method of divining whether rain will fall or not in vogue among cultivators, especially Kunbis, is that on the day of Akshaya-tritiya the enquirer will arrange nine clods of white earth in the name of the asterisms and on top of the clods place an earthen pot full of water. He worships the earthen pot in the name of his deceased ancestor and examines the clods of earth next day. If any of them remains dry it is believed that in the asterism, the name of which the clod bears, there will be no rain. But as the pot is naturally porous, the omen has every chance of being favourable. Another device is that on any Sunday in the month of Poush a pot full of milk and rice is placed on fire and the direction in which the milk boils over will be the direction from which the next monsoon should be expected. If a river is in flood and the safety of a village situated on its bank seems to be endangered, the patel with his wife will go to the river and propitiate the river goddess by the offer of turmeric, kunku, and a choli. He will then commence measuring the waters of the flood by pailis to cause the flood to subside. [Compare our English saying, "measuring the Atlantic with a thimble."]
116. The Manbhaos are a small sect of Hindus whose chief
seat and place of pilgrimage is at
Ritpur or Ridhpur in the Morsi taluka, though they have also an establishment near Poona; and the Jai Kisnya' sect in the Punjab is said to be a branch of the same rule. There is even, it is said, a math in Kabul. Their first acharya is said to have been Nagdeo Bhat, who is supposed to have been born in A.D. 1236, and the name is also given of Kisn Bhat, the spiritual adviser of a raja who ruled at Paithan about the middle of the fourteenth century. His followers believe him to have been the demi-god Krishna, returned to earth. His doctrines repudiated a multiplicity of gods, and the hatred and contempt which he endured arose partly from his insistence on the monotheistic principle, but chiefly from his repudiation of the caste system. He inculcated the exclusive worship of Krishna as the only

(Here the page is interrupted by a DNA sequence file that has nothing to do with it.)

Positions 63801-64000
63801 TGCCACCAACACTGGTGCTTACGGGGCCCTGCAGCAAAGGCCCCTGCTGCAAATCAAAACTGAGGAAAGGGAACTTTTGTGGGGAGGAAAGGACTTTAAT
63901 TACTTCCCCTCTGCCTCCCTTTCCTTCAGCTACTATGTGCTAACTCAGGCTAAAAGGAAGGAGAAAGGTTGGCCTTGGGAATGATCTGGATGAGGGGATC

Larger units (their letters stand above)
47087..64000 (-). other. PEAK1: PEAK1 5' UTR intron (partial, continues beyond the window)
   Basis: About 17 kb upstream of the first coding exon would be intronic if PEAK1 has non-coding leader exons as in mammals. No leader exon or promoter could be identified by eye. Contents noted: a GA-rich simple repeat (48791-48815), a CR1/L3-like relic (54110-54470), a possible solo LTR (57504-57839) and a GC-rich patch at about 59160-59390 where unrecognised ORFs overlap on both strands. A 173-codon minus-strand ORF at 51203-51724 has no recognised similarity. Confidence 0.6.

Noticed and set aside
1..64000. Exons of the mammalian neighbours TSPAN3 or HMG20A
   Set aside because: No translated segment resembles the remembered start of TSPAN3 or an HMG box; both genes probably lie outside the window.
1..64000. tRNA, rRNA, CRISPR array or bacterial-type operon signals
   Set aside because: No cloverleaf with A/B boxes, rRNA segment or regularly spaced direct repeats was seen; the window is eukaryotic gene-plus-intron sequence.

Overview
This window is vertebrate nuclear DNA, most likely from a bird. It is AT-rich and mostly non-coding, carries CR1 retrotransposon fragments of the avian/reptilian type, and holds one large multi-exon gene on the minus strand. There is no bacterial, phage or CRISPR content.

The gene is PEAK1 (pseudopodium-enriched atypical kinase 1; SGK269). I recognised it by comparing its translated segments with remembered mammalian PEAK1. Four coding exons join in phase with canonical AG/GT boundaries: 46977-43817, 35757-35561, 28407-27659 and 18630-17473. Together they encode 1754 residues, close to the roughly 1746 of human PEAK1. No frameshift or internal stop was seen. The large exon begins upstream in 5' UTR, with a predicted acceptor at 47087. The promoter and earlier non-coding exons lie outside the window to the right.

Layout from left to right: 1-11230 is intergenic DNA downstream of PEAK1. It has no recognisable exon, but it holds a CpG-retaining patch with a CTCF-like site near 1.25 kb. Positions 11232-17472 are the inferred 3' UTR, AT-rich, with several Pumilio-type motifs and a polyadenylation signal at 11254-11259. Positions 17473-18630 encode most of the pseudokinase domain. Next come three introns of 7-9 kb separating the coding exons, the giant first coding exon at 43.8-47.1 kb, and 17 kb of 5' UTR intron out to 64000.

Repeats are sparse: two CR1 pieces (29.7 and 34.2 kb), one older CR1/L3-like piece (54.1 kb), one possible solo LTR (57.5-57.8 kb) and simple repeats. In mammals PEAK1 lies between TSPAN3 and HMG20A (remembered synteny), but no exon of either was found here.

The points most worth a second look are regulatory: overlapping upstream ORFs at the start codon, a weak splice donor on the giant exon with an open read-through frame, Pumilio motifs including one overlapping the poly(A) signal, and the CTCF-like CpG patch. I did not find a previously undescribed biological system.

incarnation of the Supreme Being, and taught his disciples to eat with none but the initiated, and to break off all former ties of caste and religion. Such is the legendary origin of the order, but from recent scientific enquiries (vide Imperial Gazetteer Vol. XXI, p. 302) it appears that the founder's name was Chakradhara, and that he was a Karhada Brahman who about the middle of the 13th century was regarded as an incarnation of Dattatreya. The oldest composition in the Marathi language, the ' Lila Charitra,' is claimed as the work of a member of this order. It is written in prose and is divided into two portions, a Shruti containing lives of two Mahants Prashanta and Chakradhara, and a Smriti containing biographical notices of the kings of Deogiri from Singhana down to Ramchandra Yadava A.D, 1210-1309. There are also other ancient Manbhao writings including an interesting account of the religious sects prevalent in the early fourteenth century. The head of the sect is a Mahant, with whom are associated a number of priests. The sect is divided into two classes, celibates and gharbaris, or seculars. Celibacy is regarded as the perfect life but matrimony is permitted to the weaker brethren. The celibates, both men and women, shave all hair from the head and wear clothes dyed with lamp-black. The lower garment is a waist cloth forming a sort of skirt, and is intended to typify devotion to the religious life and consequent indifference to distinctions of sex. Marriage being contrary to strict rule, they inform their guru and get his consent before entering upon it. The ceremony is performed in strict privacy inside the temple. A man is wont to signify his choice of a spouse by putting his jholi or beggar's wallet on hers: if she lets it remain there, the betrothal is complete. A woman may signify her desire by weaving a pair of garlands, with one of which she crowns the image of Krishna, and with the other her intended spouse. He may reject the offer if it so pleases him. The marriage ceremony is very quiet and unaccompanied by processions or rejoicings. Widow re-marriage is allowed. Manbhaos evince a great respect for animal life. They all quit their villages at Dasahra, on account of the he-buffalo sacrifice, and remain in the fields